I think by now some of you (those who check here with some frequency--Jennifer) may have noticed the new little black whatsit over in the sidebar thingie.
I always swore I would never do Twitter. Why?
It has really nothing to do with the idea. I mean, aside from having to take the time to tweet, what's not to like? It's basically just like status updates or wall posts on Facebook. No huge difference.
Why, then, would I avoid it?
Because 140 characters isn't long enough for me to get my point across. Or, more specifically, I believe I cannot be adequately funny in 140 characters.
But, when sitting through an hour of Twitter Talk at my ILF (Indiana Library Federation) conference last Friday, I decided maybe it was time to re-try Twitter for the YA blog. Then I thought, "Gee, screwing that up would be a professional failure, not one that you and your friends could laugh at like that prom dress thing from Saturday night that you have pictures of and are kindly not posting because you don't want your friend Jen to be embarrassed about even though there's nothing embarrassing about them."
So I went to Twitter and fiddled around with it, tried re-tweeting and then decided to see if I could hook up my phone with it, something I couldn't do the last time I tried.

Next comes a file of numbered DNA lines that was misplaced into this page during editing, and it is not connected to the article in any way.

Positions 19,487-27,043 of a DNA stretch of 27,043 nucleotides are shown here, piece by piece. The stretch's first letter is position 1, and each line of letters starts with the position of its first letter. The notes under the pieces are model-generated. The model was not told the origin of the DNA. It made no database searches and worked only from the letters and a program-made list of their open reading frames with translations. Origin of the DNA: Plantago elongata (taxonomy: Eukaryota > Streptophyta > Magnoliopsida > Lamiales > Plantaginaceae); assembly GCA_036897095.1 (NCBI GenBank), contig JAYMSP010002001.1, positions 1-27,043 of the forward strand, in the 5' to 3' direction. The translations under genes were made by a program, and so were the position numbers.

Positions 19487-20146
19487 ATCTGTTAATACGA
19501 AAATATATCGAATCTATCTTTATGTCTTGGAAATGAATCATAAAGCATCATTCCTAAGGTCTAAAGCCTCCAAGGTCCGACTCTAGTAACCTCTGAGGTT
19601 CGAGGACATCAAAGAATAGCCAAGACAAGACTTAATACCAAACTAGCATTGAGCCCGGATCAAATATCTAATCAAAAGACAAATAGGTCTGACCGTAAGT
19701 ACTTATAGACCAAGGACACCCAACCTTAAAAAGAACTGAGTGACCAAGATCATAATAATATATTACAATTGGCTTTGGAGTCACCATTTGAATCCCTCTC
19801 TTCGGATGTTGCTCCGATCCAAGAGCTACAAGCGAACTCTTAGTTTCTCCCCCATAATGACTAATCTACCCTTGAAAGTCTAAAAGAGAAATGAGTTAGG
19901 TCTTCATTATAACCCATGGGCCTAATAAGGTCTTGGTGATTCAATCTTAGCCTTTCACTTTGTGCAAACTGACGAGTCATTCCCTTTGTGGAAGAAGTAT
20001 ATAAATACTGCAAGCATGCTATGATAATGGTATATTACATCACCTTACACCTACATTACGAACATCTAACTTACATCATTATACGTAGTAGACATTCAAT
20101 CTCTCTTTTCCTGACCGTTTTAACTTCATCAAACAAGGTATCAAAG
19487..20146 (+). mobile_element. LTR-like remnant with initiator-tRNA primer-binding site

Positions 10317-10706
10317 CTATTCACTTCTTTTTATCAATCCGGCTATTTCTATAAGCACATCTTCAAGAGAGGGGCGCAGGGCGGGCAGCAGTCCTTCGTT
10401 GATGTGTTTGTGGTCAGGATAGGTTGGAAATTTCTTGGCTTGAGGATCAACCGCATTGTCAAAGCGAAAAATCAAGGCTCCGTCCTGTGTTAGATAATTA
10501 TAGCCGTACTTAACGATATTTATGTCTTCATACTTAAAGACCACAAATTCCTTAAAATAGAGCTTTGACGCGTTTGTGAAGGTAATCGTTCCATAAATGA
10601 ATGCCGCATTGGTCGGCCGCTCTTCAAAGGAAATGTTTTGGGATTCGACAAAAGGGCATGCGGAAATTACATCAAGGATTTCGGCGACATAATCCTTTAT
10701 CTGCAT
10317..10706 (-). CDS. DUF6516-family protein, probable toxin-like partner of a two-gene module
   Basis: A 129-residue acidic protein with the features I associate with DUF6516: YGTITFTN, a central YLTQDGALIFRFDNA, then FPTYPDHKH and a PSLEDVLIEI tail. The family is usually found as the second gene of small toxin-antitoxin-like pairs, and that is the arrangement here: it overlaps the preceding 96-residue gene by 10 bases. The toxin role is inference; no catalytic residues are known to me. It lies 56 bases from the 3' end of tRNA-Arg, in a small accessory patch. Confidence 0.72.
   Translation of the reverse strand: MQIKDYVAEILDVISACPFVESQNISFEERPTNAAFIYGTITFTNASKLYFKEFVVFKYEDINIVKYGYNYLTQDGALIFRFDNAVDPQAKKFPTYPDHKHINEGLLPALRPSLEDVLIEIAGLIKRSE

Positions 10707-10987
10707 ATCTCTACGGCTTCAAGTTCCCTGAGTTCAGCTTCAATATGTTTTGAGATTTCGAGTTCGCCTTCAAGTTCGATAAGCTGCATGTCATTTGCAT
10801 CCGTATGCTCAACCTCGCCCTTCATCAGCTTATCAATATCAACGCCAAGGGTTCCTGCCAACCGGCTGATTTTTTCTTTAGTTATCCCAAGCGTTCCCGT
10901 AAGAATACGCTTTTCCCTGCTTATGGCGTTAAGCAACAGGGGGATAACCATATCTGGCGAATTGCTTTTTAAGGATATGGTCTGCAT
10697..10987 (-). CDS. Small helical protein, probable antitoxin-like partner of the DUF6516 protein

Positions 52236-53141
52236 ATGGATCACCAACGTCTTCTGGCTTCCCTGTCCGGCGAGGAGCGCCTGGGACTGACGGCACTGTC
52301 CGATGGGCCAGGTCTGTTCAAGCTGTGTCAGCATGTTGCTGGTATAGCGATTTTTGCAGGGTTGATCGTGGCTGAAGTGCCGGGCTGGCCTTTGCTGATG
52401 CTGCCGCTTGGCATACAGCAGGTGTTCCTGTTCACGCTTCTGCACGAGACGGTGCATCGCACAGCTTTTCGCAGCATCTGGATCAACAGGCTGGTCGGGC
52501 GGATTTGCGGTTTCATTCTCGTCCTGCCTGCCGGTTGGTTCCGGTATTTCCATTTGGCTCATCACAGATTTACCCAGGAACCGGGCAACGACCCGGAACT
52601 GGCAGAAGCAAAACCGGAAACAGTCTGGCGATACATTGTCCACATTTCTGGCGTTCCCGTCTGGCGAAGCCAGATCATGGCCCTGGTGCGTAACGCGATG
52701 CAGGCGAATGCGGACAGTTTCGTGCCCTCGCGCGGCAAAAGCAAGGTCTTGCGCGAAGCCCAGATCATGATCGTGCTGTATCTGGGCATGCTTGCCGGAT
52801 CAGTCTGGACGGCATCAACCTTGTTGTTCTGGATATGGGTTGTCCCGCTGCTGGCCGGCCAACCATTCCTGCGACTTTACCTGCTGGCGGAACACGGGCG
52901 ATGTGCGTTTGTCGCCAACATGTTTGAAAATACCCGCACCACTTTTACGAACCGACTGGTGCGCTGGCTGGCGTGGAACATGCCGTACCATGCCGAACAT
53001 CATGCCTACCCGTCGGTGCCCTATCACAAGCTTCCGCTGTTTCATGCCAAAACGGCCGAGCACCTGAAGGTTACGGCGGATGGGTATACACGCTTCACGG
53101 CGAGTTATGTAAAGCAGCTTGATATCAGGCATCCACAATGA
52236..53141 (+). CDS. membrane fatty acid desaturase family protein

Then I started to enjoy getting updates from people I find interesting (like Rachael and Stephanie Pearl McPhee), and I replied to them (which was fun). And now it seems to be here to stay.
I put a dealie on the blog so that you could mock me. Yes, that was the whole reason. Also you could see how many times a day I think about yarn. It happens a lot.
And the next time Paul or Dad or Mom says something I find hilarious and want to share with the world, I can. Like that time Mom was trying to entertain Darcy while we went to church (Darcy was just a puppy). Mom came to the car and announced, "I stuck a Hebrew-Dog up her Kong!" Totally unaware of the way that would sound to me, Paul, and now to the rest of you.
We'll see how this experiment goes. Pointers would be appreciated.